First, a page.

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# Electromagnetism

### College prep physics

Electrostatics

What is the electric field?

Electric current: The water flow analogy

Currents and DC circuits (with many Word documents)

PhET Circuit construction kit lab

Power (electrical)

What is magnetism

The electromagnetic spectrum

Magnetism and electricity: the connection between them

### Honors physics

Light is an EM field

Rods and cones: perception of color

Sunsets & the green flash (refraction of light)

Equipotential Lines and topographical maps

Types of magnetism

### Practical uses of electromagnetism

3D color X-rays

What kinds of radiation cause cancer

### III. Ultimately, magnetism and electricity turn out to be different aspects of the same thing (the electromagnetic field)

What is the electric field?

Electrostatics

Electric current: The water flow analogy

### Currents and DC circuits (with many Word documents)

TBD: Magnetism (was: em-waves-and-light)

### James Clerk Maxwell looked at all that, sat down with pen and papers, and mathematically described Faraday’s results in a complicated set of differential equations, importantly including the idea that changing electric fields would create magnetic fields, completing the symmetry between the two. =====

### ἤλεκτρον, ēlektron, “amber”, and μαγνῆτις λίθος magnētis lithos, which means “magnesian stone”, a type of iron ore.

The electromagnetic force plays a major role in determining the internal properties of most objects encountered in daily life. Ordinary matter takes its form as a result of intermolecular forces between individual molecules in matter. Electrons are bound by electromagnetic wave mechanics into orbitals around atomic nuclei to form atoms, which are the building blocks of molecules.

This in turn governs chemistry, which arise from interactions between the electrons of neighboring atoms. This in turn is determined by the interaction between electromagnetic force and the momentum of the electrons.

The theoretical implications of electromagnetism, in particular the establishment of the speed of light based on properties of the “medium” of propagation, led to the development of special relativity by Albert Einstein in 1905.

## Learning Standards

Massachusetts 2016 Science and Technology/Engineering (STE) Standards

HS-PS2-4. Use mathematical representations of Newton’s law of gravitation and Coulomb’s law to both qualitatively and quantitatively describe and predict the effects of gravitational and electrostatic forces between objects.
HS-PS2-5. Provide evidence that an electric current can produce a magnetic field and that a changing magnetic field can produce an electric current.
HS-PS2-9(MA). Evaluate simple series and parallel circuits to predict changes to voltage, current, or resistance when simple changes are made to a circuit
HS-PS3-1. Use algebraic expressions and the principle of energy conservation to calculate the change in energy of one component of a system… Identify any transformations from one form of energy to another, including thermal, kinetic, gravitational, magnetic, or electrical energy. {voltage drops shown as an analogy to water pressure drops.}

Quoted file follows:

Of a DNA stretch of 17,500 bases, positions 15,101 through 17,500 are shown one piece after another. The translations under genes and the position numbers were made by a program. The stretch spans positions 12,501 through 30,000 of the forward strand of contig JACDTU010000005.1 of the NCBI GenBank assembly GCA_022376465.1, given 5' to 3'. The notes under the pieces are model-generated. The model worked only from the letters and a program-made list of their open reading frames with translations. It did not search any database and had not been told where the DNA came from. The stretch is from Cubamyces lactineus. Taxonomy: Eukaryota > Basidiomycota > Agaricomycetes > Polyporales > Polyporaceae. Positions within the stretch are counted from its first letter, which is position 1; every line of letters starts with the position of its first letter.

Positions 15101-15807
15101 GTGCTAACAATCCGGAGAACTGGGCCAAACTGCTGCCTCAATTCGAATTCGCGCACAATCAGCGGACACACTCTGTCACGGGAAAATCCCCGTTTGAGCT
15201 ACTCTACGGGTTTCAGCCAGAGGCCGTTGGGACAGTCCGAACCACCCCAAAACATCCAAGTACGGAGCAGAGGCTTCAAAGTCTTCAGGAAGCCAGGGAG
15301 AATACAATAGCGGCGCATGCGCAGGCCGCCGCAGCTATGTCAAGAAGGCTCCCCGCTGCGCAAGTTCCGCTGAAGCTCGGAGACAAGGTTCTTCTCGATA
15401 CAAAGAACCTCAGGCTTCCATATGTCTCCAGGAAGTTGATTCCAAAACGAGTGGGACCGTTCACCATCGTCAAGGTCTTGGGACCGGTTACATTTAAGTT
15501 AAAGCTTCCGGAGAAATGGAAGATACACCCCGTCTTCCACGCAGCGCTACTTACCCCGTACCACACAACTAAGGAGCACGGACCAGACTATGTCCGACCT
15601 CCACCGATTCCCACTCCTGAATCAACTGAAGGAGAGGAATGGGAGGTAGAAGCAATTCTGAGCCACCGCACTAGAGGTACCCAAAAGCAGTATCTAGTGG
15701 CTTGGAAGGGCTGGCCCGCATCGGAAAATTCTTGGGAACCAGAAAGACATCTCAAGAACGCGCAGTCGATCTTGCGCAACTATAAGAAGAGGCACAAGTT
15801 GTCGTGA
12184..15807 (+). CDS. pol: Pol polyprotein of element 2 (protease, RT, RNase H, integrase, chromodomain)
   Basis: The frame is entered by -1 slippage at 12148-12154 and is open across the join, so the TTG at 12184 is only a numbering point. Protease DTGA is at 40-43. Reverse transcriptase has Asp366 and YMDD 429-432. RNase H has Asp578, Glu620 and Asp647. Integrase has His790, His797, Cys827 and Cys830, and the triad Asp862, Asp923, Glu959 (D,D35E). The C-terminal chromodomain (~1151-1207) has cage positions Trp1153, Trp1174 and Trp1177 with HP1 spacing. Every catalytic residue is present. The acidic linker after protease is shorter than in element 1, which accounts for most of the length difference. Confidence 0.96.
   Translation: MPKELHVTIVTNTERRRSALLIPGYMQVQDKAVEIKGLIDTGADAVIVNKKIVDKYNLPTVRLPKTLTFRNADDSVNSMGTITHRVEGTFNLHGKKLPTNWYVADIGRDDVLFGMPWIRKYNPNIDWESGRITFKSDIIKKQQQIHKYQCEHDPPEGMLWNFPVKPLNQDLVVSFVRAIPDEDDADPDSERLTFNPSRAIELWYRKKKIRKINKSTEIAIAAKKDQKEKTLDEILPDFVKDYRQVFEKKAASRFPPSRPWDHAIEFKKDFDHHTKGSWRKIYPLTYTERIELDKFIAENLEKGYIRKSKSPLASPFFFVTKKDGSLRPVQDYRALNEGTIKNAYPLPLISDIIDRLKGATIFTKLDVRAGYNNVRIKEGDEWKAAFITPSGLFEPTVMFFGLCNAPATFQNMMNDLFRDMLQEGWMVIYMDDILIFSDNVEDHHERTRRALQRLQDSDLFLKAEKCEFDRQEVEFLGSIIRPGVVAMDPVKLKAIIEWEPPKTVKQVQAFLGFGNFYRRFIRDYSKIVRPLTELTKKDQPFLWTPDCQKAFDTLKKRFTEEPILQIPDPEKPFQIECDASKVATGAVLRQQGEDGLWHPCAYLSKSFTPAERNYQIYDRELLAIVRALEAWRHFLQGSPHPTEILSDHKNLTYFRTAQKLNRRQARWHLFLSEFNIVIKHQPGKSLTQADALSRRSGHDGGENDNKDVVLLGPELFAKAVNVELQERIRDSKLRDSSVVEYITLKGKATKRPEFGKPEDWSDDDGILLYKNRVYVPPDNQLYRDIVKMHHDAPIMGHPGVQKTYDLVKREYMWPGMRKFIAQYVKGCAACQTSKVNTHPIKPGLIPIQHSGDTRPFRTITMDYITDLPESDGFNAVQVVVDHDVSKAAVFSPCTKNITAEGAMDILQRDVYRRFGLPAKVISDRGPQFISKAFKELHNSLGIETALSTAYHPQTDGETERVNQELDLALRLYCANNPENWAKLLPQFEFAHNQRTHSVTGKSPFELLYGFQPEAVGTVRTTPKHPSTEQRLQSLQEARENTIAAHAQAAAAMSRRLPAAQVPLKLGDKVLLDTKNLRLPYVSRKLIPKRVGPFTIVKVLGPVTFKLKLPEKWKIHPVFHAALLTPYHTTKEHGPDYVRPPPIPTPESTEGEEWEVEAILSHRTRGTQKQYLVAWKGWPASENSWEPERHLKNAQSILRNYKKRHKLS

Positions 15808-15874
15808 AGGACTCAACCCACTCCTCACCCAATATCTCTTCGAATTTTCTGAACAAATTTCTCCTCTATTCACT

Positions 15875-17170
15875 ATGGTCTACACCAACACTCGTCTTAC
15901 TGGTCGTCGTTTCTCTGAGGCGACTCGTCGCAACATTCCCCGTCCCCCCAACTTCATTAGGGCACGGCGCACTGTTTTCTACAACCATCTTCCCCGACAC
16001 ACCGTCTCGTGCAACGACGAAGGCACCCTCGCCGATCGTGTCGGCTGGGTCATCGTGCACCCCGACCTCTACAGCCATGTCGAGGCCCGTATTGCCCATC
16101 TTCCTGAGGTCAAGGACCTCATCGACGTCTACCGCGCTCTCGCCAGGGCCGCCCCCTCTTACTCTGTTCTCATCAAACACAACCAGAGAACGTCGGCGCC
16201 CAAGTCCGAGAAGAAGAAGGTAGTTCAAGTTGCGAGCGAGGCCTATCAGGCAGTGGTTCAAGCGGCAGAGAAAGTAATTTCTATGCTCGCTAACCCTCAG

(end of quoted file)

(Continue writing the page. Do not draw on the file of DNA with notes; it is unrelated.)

HS-PS3-2. Develop and use a model to illustrate that energy at the macroscopic scale can be accounted for as either motions of particles and objects or energy stored in fields [e.g. electric fields.]
HS-PS3-3. Design and evaluate a device that works within given constraints to convert one form of energy into another form of energy.{e.g. chemical energy in battery used to create KE of electrons flowing in a circuit, used to create light and heat from a bulb, or charging a capacitor.}
HS-PS3-5. Develop and use a model of magnetic or electric fields to illustrate the forces and changes in energy between two magnetically or electrically charged objects changing relative position in a magnetic or electric field, respectively.

SAT Subject Area Test: Physics

Electric fields, forces, and potentials, such as Coulomb’s law, induced charge, field and potential of groups of point charges, and charged particles in electric fields
Capacitance, such as parallel-plate capacitors and time-varying behavior in charging/ discharging
Circuit elements and DC circuits, such as resistors, light bulbs, series and parallel networks, Ohm’s law, and Joule’s law
Magnetism, such as permanent magnets, fields caused by currents, particles in magnetic fields, Faraday’s law, and Lenz’s law

### Learning Standards: Common Core Math

• CCSS.MATH.CONTENT.7.EE.B.4  Use variables to represent quantities in a real-world or mathematical problem, and construct simple equations and inequalities to solve problems by reasoning about the quantities.
• CCSS.MATH.CONTENT.8.EE.C.7  Solve linear equations in one variable
• CCSS.MATH.CONTENT.HSA.SSE.B.3  Choose and produce an equivalent form of an expression to reveal and explain properties of the quantity represented by the expression. (including isolating a variable)
• CCSS.MATH.CONTENT.HSA.CED.A.4  Rearrange formulas to highlight a quantity of interest, using the same reasoning as in solving equations. For example, rearrange Ohm’s law V = IR to highlight resistance R.
• http://www.corestandards.org/Math/

### Common Core State Standards (Inverse-square law)

CCSS.Math.Content.7.RP.A.2a ( Grade 7 ): Decide whether two quantities are in a proportional relationship, e.g., by testing for equivalent ratios in a table or graphing on a coordinate plane and observing whether the graph is a straight line through the origin.
CCSS.Math.Content.7.RP.A.2c ( Grade 7 ): Represent proportional relationships by equations.
CCSS.Math.Content.7.RP.A.3 ( Grade 7 ): Use proportional relationships to solve multistep ratio and percent problems.